The holiday season is over, so you can breathe easy, right? Well, don’t get too comfy yet. After all the stress that came with getting shipments made on time over Christmas, get ready for UPS and FedEx’s new switch to DIM (dimensional) shipping. For those of you who aren’t familiar, dimensional shipping is a pricing system based around the total dimensions, as opposed to actual weight, of the product you’re shipping. For example, say you had a 10-pound package to send. Regardless of the size of your package (up to 3 cubic feet), your price would be fairly consistent in the old weight-based pricing system.
In contrast, dimensional shipping not only takes weight into account but also the space your package takes up. Last year, a 4-pound package would have cost $7.11 to ship. With the new DIM pricing structure, a package of the same weight with 10-inch sides will now cost $8.33. A 12-inch package increases the price to $9.40, a 32% increase over purely weight-based shipping. The equation (shown above) computes a new, chargeable weight based on the dimensions of your package. This new "weight" is generally more than what your package actually weighs.
So what does that mean for small businesses? Well, in a nutshell: your prices will be going up. Everyone is being affected. Either you or your customer are going to be paying for this change. So in order to avoid losing customers and profits, you’ll have to research everything you sell and become familiar with shipping rates applicable to each product.
You’ll also need to look at the actual products you’re selling. If you consistently sell small products, your increase won’t be as drastic as, say, someone who sells refrigerators. The price hike is proportional to the size of the box you ship your product in.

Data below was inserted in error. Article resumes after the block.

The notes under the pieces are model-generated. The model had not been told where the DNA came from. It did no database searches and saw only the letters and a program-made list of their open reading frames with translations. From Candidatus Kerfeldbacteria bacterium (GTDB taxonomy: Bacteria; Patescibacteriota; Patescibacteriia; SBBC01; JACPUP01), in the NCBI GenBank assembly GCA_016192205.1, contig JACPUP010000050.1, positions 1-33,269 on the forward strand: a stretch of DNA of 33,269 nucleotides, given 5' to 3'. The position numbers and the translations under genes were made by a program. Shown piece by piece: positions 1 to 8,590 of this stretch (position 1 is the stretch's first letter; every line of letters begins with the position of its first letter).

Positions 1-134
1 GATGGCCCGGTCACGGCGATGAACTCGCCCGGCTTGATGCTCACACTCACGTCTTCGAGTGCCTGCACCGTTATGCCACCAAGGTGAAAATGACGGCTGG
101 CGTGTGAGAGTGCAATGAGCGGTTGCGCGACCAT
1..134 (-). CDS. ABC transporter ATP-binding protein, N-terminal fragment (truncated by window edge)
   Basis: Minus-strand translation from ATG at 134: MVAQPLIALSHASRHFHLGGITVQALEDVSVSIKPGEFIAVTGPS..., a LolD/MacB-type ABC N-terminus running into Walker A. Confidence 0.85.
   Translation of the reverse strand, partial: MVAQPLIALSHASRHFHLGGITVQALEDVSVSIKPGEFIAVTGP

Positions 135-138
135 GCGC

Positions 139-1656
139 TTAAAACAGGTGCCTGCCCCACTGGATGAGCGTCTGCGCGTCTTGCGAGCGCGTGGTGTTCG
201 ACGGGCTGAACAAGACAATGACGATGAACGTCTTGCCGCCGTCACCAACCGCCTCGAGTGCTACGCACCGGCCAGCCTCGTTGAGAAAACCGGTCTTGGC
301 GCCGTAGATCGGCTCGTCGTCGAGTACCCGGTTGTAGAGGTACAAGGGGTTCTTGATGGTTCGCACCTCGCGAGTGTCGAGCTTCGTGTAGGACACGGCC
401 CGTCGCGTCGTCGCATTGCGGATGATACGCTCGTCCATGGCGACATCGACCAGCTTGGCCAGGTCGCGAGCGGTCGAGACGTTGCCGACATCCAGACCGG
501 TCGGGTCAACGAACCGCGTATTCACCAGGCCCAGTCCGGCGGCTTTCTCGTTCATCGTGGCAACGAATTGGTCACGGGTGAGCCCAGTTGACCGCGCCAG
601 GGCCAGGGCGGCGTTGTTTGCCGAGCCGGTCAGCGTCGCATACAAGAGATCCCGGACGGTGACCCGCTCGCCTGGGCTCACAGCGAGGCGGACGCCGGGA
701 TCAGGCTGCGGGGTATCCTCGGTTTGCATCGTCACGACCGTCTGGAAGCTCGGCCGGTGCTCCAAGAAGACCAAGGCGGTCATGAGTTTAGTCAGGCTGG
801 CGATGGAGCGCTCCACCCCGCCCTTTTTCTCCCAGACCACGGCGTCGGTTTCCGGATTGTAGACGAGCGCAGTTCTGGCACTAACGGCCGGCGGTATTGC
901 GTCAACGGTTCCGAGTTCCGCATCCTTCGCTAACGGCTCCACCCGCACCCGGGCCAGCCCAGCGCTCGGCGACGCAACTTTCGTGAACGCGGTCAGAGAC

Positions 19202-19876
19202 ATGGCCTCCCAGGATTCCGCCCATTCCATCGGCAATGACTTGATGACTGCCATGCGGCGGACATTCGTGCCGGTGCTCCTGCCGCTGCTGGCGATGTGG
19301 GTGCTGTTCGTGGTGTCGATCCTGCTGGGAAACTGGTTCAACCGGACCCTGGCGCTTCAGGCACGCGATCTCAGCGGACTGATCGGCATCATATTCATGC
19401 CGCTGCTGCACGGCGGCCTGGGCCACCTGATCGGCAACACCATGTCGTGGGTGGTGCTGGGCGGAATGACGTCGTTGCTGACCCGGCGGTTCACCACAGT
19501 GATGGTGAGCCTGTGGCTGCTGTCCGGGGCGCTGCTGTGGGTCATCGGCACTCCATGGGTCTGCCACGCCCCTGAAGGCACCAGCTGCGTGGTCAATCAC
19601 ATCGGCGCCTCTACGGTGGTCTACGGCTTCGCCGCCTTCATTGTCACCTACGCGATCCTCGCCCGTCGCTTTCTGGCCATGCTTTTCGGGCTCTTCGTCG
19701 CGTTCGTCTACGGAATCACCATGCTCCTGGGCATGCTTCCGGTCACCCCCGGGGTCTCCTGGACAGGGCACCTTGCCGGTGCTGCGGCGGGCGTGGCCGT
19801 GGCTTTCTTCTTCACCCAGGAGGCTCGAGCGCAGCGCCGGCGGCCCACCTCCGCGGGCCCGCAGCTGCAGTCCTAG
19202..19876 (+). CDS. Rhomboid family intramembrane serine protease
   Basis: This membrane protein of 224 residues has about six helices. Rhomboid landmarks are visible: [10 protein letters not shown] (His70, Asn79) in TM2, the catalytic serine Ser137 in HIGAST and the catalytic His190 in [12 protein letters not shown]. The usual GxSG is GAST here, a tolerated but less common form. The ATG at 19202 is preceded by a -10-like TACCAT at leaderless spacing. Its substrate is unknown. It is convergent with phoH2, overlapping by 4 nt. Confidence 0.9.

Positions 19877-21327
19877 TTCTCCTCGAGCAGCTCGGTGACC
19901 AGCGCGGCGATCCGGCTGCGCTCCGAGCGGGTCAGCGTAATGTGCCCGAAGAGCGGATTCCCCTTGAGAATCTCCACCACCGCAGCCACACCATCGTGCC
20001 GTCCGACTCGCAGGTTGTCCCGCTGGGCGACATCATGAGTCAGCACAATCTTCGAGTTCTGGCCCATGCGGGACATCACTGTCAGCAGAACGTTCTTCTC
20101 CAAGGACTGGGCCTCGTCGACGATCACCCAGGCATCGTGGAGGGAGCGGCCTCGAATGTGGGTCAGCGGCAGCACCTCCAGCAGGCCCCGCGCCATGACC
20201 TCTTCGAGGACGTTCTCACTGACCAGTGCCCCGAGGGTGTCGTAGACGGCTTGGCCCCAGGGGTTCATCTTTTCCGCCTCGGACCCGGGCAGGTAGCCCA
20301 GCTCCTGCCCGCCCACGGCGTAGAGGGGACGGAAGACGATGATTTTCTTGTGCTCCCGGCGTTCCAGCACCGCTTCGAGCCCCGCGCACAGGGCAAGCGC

Going into this transition, ask yourself, Is it profitable to continue selling (X) product? Or does the new DIM standard negatively affect total sales? Are there creative ways to combine/bundle products to help reduce costs? How much of the costs should be eaten to retain the most customers?
As long as you know your customers behavior, as well as have a good handle on your business, adjusting for these new changes will be fluid. It’s also good to note that these changes affect everyone. If you’re having to raise your prices, it’s probably safe to assume your competition is as well. And if you make the transition before the competition does, not only will you keep your current customers, but you’ll probably see an inflow of others as well.
Doba is looking for new and better ways to handle these shipping changes in order to minimize any negative impact for our customers. Both FedEx and UPS are optimizing their delivery routes in order to reduce fulfillment costs. This has the potential of driving down future shipping costs. UPS has also stated that they are willing to consider special shipping arrangements depending on the volume of sales/shipping a given business has. So while these changes are big and intimidating, as long as you stay on top of your business, your customer experience, and make smart decisions about what you sell, you’ll be able to remain successful and profitable through this transition.